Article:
Part 6: Basic Principles of Sake and Food Pairing

by Benjamin Knopp

A great thing about sake is that it’s incredibly versatile to pair with food. With a few exceptions, most sake goes well with most food. This is because sake is generally low in both acidity and tannins, two components of wine that make wine both pleasant but also difficult to pair in some circumstances.

While the most common pairing for sake is of course Japanese food, sake fits incredibly well with a range of dishes: roasted chicken, grilled fish or even sharp cheeses. If you’re curious to try these matchups then head over to our recipe section or follow our Instagram account where we will regularly post specific recipes and pairing ideas.

That being said, there are a few principles to keep in mind when pairing sake:

Basic Principles of Sake Pairing

Salty or Acidic Foods

Salt-heavy or acidic foods (think lemon or vinegar) such as oysters, grilled fish with lemon or even roast chicken make sake seem less dry and acidic and will highlight the sweetness and fruitiness. To counteract this, select a sake that is more dry.

These kinds of foods are perfectly paired with the sakes in our Light & Dry category. 

Umami-Laden Foods

Rich, meaty foods such as steak, miso-soup or aged cheeses tend to increase the dryness and acidity of sake and decrease the sweetness and fruitiness, so something a touch sweeter usually fits best.

The sakes in our Vivid & Fresh description generally fit this description, but if you're adventurous then any of the sakes in Bold & Aged would also be a fine match.

Spicy Foods

Spicy foods will tend to make sake taste dryer to pair with something with a hint of sweetness, such as most of the sakes in our Vivid & Fresh category.

Sweet Foods

Sweet foods usually require sake that is as sweet at the food being eaten, otherwise the sake will end up tasting flat. For desserts and other sweet foods check out the sakes in our Sweet Sake section.

Pairing Sake With Types With Food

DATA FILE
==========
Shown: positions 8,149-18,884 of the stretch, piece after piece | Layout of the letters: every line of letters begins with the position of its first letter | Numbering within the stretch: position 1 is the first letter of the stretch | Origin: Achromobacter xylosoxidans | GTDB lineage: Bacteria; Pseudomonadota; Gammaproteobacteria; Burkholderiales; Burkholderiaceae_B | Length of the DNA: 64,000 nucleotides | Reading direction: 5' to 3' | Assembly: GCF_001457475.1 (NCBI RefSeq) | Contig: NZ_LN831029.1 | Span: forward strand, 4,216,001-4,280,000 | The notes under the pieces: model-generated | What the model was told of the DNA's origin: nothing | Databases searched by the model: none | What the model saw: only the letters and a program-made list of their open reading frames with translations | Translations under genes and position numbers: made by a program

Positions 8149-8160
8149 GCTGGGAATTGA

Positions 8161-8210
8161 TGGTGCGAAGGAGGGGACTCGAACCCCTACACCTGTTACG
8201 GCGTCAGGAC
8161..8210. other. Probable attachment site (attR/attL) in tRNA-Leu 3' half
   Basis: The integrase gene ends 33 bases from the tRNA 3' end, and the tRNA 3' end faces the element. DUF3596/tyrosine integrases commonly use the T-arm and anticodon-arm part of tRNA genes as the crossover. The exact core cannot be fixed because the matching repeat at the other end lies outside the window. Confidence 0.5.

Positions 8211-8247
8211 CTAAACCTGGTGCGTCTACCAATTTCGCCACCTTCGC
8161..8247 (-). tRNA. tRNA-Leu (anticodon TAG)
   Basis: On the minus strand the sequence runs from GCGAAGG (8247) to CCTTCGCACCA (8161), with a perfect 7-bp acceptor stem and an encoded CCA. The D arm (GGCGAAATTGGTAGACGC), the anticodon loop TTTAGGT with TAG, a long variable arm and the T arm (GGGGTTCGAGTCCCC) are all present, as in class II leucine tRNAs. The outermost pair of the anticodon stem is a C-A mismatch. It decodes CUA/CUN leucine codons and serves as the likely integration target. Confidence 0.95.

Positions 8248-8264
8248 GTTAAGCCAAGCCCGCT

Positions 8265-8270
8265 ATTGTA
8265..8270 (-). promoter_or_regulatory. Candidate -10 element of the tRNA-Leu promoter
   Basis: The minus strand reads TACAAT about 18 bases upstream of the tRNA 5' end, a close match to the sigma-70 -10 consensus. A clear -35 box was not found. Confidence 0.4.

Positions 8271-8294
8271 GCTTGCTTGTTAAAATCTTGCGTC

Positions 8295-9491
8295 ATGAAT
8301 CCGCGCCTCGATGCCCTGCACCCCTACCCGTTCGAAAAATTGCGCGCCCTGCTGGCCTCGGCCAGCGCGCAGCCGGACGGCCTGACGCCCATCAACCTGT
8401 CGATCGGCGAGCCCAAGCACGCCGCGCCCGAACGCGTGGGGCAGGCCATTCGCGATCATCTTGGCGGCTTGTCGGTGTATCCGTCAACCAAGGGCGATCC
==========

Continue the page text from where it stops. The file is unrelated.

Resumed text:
Light & Dry

A light aroma and a refreshing taste with clean and crisp characteristics can be a good match with simple and light foods, especially when those are either predominantly salty or acidic (lemony or vinegary).

Sushi and sashimi from white or moderately fatty fish would work well but also things like Pan-Fried Mackerel With Tomato Vinaigrette, or a simple grilled fish with lemon. Moderately oily foods such as Roasted Herb-Buttered Chicken can work as well as the sake helps to wash away the fats and reset your palate. Finally, anything acidic like a salad or a fish or beef carpaccio will also fit this kind of sake.

Vivid & Fresh

These sakes tend to have higher acidity and a touch of sweetness so they usually pair well with umami-rich or spicy food. 

These dishes would include steak, roasted tomatoes or mushrooms, and south-east Asian cuisine. 

Aromatic & Fruity

When pairing with food, this sake type is an excellent match for aromatic dishes using vegetables and herbs, such as cilantro, basil, parsley, or thyme. Other good fits could be light dishes such as sashimi or tempura with salt as well as Spaghetti Carbonara.

Due to its delicate nature, this sake type would not be a good fit for heavy flavors. 

Savory & Rich

This type of sake is usually full-bodied and rich with umami and would fit well with food with more intense flavors. These include Japanese appetizers like salty squid or pickled daikon with cream cheese. Mussels or grilled with would be another good option for pairing as would potentially Spaghetti Carbonara. 

Bold & Aged

These sake have flavors that are often not expected, such as strong notes of herbs, spices, dried fruits, and even meat broth. They can be slightly reminiscent of sherry and thus be drunk as an aperitif or, in the case of sweeter versions, with a dessert. 

Umami-rich food and heavy sauces would make a good companion to this sake. A rich meat ragu or matured cheeses, such as aged Comte or Stilton, would make an excellent fit.

Sweet Sake

Sweet sake we define as sake that is obviously sweet, like dessert wine, not ones that have a touch of sweetness. These are best paired with desserts with a similar level of sweetness. 

Fruit sakes however, are ideal to enjoy as an aperitif, either with soda water or on the rocks. Citrus sakes can even be heated and this way make a perfect fit for the winter months.